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Year Walk is a scary good adventure for iOS

Marco Tabini | April 16, 2013
I have always been a great admirer of Northern European mythology, with its vivid (and sometimes disturbing) imagery that draws on the wintry beauty of the landscapes that the inhabitants of Scandinavian countries know so well.

Maybe if I turn it like this...

Sight and sound aren't the only senses that are stimulated: the gameplay takes full advantage of iOS's capabilities to immerse you in its world. Year Walk doesn't have a typical interface: there are no settings or menus, and no heads-up displays; instead, your device becomes a window into the game's world, where you can interact by touch: swipes allow you to move, and at some point or other you will find yourself tapping, sliding, rotating, and even separating objects using your fingers.

Even your sense of direction is challenged, and more than one puzzle can only be solved by changing the orientation of your device in a particular way. Interestingly, Simogo has managed to integrate the use of accelerometers and gyroscopes with the story, so that all the tilting and rotating are perfectly justified.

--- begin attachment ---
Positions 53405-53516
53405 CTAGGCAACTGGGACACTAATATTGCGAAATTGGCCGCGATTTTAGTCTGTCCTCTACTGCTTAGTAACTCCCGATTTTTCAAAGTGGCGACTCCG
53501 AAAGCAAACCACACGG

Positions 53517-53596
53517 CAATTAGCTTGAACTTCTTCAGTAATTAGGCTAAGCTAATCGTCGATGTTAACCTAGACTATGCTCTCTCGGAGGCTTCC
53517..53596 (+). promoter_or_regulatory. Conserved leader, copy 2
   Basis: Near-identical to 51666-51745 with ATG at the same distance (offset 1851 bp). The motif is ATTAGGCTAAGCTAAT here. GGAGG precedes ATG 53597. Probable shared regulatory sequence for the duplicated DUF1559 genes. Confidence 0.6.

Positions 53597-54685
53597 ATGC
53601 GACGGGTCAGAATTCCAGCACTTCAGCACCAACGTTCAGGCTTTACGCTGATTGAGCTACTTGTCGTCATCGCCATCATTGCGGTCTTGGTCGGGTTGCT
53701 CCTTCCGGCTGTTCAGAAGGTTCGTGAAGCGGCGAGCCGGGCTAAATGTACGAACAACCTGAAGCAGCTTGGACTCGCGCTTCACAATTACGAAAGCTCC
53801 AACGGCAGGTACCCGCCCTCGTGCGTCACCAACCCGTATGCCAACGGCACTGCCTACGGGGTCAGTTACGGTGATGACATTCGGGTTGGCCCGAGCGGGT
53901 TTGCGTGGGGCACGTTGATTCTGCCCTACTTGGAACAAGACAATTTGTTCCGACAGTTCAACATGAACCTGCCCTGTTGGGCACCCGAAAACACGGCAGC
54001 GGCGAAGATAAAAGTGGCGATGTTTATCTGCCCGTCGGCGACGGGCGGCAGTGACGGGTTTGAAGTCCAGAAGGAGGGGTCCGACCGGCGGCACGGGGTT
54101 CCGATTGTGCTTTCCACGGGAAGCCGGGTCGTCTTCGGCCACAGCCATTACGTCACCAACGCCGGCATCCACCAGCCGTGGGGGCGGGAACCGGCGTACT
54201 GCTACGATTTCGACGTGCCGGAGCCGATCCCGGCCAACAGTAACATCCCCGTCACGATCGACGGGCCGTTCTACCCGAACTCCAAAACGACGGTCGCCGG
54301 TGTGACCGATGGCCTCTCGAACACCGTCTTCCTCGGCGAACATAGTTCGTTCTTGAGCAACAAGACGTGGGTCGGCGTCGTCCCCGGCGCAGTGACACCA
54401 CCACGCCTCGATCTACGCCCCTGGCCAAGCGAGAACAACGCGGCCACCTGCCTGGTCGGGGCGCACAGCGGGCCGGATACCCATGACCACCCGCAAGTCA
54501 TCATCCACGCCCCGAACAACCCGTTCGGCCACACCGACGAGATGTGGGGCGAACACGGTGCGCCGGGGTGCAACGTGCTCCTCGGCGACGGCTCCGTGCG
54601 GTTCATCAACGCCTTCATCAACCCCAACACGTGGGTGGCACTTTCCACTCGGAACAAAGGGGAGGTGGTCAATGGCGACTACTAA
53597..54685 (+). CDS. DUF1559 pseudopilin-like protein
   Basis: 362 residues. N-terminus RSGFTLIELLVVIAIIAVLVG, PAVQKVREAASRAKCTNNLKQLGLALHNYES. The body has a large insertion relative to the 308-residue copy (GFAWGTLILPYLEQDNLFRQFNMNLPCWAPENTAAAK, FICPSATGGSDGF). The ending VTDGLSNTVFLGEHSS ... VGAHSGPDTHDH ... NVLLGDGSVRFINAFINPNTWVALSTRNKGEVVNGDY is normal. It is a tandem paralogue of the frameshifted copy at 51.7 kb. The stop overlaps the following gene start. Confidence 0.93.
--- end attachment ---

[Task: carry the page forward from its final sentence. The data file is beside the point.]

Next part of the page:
Frustration rewarded

In one word, Year Walk is hard. If you're used to the way many modern games grab players by the hand and walk them through their stories, you are in for a very rough ride: the game offers precious few hints, and then only as part of the puzzles themselves. There is little in the way of narrative or exposition, and you're essentially left to your own devices trying to figure out puzzles that are meant to be the product of a mind in the midst of a hallucinatory episode.

From a story perspective, this fits perfectly well with the overarching theme of personal discovery and mystical experience; like you would during a real-life year walk, you have to figure out all the elements of the game by yourself and learn to navigate through all the roadblocks that are placed before you. Still, the game can be very frustrating at times, particularly when you are trying to find your way around a landscape that contains a large amount of distressingly-similar trees.

Luckily, it's all worth it, because the game's conclusion is very rewarding; in a clever twist, the game comes with a companion app whose contents can be used to unlock an additional cut scene, which, in turn, further explains the ending and reveals a troubling secret about the protagonist.

Bottom line

Year Walk is one of the best games I've ever played on my mobile devices; it brings together everything that makes tablets and smartphones unique into a fantastic package--and without resorting to gimmicks. It's a rare specimen in which every little detail is perfectly justified by the storyline, and you never feel like the developers are forcing you to do something only so that they can mark a checkbox in their list of must-have features.

 

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